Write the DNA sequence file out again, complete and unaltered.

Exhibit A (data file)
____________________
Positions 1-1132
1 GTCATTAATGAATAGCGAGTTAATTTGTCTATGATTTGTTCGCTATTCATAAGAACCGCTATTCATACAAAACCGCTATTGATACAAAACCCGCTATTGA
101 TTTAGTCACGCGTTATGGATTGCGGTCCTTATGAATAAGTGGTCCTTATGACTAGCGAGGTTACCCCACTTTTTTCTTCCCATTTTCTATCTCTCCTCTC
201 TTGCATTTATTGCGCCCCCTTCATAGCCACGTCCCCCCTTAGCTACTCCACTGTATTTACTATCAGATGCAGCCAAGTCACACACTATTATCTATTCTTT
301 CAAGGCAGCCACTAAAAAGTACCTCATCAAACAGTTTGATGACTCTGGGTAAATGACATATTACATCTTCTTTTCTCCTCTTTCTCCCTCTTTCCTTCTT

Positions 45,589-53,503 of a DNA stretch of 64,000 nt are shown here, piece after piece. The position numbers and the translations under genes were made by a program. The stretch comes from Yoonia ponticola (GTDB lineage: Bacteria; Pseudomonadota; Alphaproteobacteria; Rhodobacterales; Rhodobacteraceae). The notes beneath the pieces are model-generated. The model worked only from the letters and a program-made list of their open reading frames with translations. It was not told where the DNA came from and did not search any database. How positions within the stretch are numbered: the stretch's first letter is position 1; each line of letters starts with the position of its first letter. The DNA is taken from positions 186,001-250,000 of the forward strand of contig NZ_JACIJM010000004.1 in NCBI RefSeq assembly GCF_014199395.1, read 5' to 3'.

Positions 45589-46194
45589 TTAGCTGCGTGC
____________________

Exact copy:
Positions 1-1132
1 GTCATTAATGAATAGCGAGTTAATTTGTCTATGATTTGTTCGCTATTCATAAGAACCGCTATTCATACAAAACCGCTATTGATACAAAACCCGCTATTGA
101 TTTAGTCACGCGTTATGGATTGCGGTCCTTATGAATAAGTGGTCCTTATGACTAGCGAGGTTACCCCACTTTTTTCTTCCCATTTTCTATCTCTCCTCTC
201 TTGCATTTATTGCGCCCCCTTCATAGCCACGTCCCCCCTTAGCTACTCCACTGTATTTACTATCAGATGCAGCCAAGTCACACACTATTATCTATTCTTT
301 CAAGGCAGCCACTAAAAAGTACCTCATCAAACAGTTTGATGACTCTGGGTAAATGACATATTACATCTTCTTTTCTCCTCTTTCTCCCTCTTTCCTTCTT

Positions 45,589-53,503 of a DNA stretch of 64,000 nt are shown here, piece after piece. The position numbers and the translations under genes were made by a program. The stretch comes from Yoonia ponticola (GTDB lineage: Bacteria; Pseudomonadota; Alphaproteobacteria; Rhodobacterales; Rhodobacteraceae). The notes beneath the pieces are model-generated. The model worked only from the letters and a program-made list of their open reading frames with translations. It was not told where the DNA came from and did not search any database. How positions within the stretch are numbered: the stretch's first letter is position 1; each line of letters starts with the position of its first letter. The DNA is taken from positions 186,001-250,000 of the forward strand of contig NZ_JACIJM010000004.1 in NCBI RefSeq assembly GCF_014199395.1, read 5' to 3'.

Positions 45589-46194
45589 TTAGCTGCGTGC